Brian Clemens

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Brian Clemens
Born Brian Horace Clemens
(1931-07-30) 30 July 1931 (age 83)
Croydon, Surrey, England
Occupation Film and television producer, screenwriter
Spouse(s) Janet Elizabeth Clemens (1979–present)
Children Samuel Joshua Twain
George Barnaby Langhorne Clemens

Brian Horace Clemens OBE (born 30 July 1931) is an English screenwriter and television producer, possibly best known for his work on The Avengers and The Professionals. Clemens is related to Mark Twain (Samuel Langhorne Clemens), a fact reflected in the naming of his two sons, Samuel Joshua Twain Clemens and George Langhorne Clemens.[1][2]

Early life and career[edit]

Clemens was born in Croydon, Surrey.[3] His father was an engineer, but also worked in music halls.[2] Brian Clemens left school aged 14.[4]

Following National Service in the British Army at Aldershot,[5] where he was a weapons training instructor in the Royal Army Ordnance Corps,[4] Brian Clemens wanted to be a journalist but decided he did not have any qualifications. He was offered a job with a private detective agency, but this involved taking a training course in the Northern English city of Leeds and, as he had been away from home in London for two years, he decided he did not want to go away again.[4] Instead, he worked his way up from messenger boy at the J. Walter Thompson advertising agency.[5] While he was a copywriter there, he had a thriller screenplay accepted and shot by BBC TV - Valid for Single Journey Only (1955).[4] This brought him to the attention of independent, low-budget movie producers the Danziger brothers.[5]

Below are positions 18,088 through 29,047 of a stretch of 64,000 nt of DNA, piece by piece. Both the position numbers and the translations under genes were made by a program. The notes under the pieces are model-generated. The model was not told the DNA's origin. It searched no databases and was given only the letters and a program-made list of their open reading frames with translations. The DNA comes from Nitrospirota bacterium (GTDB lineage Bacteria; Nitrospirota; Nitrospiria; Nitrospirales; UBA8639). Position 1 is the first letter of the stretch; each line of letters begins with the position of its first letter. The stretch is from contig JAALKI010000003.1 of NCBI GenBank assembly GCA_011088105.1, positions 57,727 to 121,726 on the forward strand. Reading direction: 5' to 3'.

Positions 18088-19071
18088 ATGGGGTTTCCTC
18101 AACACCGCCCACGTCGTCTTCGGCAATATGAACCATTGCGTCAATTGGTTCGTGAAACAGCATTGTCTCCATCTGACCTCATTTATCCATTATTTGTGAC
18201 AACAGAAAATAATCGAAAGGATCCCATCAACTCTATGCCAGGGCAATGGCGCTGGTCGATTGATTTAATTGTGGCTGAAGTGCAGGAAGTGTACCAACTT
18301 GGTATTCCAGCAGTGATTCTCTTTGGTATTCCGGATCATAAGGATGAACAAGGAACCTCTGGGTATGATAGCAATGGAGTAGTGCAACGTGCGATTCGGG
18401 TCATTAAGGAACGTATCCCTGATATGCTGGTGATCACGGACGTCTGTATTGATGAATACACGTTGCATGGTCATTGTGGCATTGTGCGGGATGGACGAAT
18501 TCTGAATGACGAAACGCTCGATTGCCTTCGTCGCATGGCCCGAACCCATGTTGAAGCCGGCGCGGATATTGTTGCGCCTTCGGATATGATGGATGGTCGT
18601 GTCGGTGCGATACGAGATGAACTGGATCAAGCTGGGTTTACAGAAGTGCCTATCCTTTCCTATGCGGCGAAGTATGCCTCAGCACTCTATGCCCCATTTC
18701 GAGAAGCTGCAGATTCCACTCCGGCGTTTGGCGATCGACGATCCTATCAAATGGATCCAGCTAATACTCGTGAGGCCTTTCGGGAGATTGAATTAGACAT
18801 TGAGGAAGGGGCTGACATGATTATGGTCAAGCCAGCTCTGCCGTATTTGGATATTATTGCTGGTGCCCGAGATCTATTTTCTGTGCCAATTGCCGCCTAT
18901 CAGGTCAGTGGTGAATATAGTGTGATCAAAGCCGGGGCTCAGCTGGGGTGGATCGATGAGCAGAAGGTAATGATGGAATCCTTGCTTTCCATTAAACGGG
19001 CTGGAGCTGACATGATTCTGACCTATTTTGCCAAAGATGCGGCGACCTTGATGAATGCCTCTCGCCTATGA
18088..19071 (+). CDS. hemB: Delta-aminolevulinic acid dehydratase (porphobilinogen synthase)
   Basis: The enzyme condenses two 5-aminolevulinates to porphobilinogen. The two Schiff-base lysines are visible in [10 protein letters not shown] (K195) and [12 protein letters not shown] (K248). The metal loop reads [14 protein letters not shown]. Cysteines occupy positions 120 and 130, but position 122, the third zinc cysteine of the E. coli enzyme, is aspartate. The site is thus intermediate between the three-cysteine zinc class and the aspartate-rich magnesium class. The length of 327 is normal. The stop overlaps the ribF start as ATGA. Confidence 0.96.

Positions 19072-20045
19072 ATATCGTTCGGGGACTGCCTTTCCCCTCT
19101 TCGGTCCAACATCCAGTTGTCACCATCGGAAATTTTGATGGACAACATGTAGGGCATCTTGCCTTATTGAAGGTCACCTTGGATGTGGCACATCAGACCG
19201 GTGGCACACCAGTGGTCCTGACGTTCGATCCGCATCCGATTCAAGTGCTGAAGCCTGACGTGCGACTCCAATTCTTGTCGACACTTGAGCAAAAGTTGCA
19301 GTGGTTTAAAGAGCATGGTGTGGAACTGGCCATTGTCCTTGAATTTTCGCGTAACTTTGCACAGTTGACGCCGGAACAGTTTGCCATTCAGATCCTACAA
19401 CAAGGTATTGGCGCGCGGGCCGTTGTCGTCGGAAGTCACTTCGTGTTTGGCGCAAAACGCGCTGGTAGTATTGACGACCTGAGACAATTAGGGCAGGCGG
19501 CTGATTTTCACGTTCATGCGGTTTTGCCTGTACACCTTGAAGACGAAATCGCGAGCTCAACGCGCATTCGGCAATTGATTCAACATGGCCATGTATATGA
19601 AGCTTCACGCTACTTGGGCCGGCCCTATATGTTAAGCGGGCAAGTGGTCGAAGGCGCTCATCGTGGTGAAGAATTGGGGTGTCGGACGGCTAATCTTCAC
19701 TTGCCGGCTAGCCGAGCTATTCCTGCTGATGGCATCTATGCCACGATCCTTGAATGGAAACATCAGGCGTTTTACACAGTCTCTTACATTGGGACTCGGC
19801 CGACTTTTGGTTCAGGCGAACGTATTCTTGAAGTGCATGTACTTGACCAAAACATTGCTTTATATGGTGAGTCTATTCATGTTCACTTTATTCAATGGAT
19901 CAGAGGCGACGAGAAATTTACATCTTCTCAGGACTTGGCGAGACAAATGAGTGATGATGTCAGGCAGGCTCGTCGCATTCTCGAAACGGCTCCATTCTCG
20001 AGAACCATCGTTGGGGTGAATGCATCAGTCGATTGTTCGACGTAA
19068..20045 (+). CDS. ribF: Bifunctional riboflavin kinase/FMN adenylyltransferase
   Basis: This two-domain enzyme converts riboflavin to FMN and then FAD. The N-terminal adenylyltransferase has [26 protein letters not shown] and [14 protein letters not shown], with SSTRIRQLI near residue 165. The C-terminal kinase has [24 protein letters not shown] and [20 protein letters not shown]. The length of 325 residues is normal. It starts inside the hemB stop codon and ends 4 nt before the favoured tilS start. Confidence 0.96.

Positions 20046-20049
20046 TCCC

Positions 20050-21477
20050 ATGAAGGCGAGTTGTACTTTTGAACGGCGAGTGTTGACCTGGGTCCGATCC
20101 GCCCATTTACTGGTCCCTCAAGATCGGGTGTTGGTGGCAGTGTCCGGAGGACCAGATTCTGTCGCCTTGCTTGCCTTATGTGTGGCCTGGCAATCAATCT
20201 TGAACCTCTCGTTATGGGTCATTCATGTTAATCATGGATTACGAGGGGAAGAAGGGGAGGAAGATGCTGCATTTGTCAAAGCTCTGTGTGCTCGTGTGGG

From the mid-1950s onwards, he was a staff writer for the Danzigers, churning out dozens of quickie scripts for assembly-line 'B' movies and half-hour television series such as Mark Saber (ITV, 1957–1959; aka Saber of London), White Hunter (ITV, 1958–1960), The Man from Interpol (ITV, 1960–1961), and Richard The Lionheart (ITV, 1961–1965).[5]

However, he also wrote for ITC Entertainment's thriller series The Invisible Man (ITV, 1958–1959), Sir Francis Drake (ITV, 1961–1962), and Danger Man (ITV, 1960–1961; 1964–1967; aka Secret Agent),[5] for which he had also written the pilot.[2] His output was so prolific during the late 50s and throughout the 1960s that he frequently used the pseudonym 'Tony O'Grady.'

Television success[edit]

He wrote the original pilot episode for The Avengers in 1961[4] and was the script editor, associate producer and main scriptwriter for The Avengers series[5] (ITV, 1961–1969) and, according to the British Film Institute's profile of him, "brought this spirit of burlesque to his other series - most notably with Adam Adamant Lives! (BBC, 1966-1967), but also with The Baron (ITV, 1966-1967), The Persuaders! (ITV, 1971-1972), The Protectors (ITV, 1972-1974), and The Adventurer (ITV, 1972-1974) - resoundingly poking fun both at the genre they were imitating and the sources of their inspiration."[5]

It was he who cast Diana Rigg to replace original star Honor Blackman in The Avengers. He was later quoted as saying: "I didn't do Diana a very good service. It made her an international star but I think I could have done more for her as far as the script was concerned. She was rather a stooge to Patrick Macnee's Steed."[4] He did not choose Linda Thorson to replace Rigg.[4]

In 1972, he created (but left the scriptwriting to Richard Waring) a BBC TV sitcom My Wife Next Door which won a BAFTA Award. That same year he had his first credit on an American production with the TV movie The Woman Hunter, scripted by Clemens and fellow ITC veteran Tony Williamson from the former's story.

He followed this with a twist-in-the-tail anthology series Thriller (ITV 1973-1976; aka Menace), for which he wrote all the stories as well as 38 of the scripts.[4]

Then his company The Avengers (Film and TV) Enterprises Ltd[4] created as a French/Canadian/British co-production[5] The New Avengers (ITV 1976-1977). The series cost £125,000 an episode to produce and was not a critical success, but sold to 120 countries.[4] To cast the central female role of Purdey, Clemens considered "about 700 girls", interviewed 200, read scripts with 40 and screen-tested 15[4] before choosing Joanna Lumley.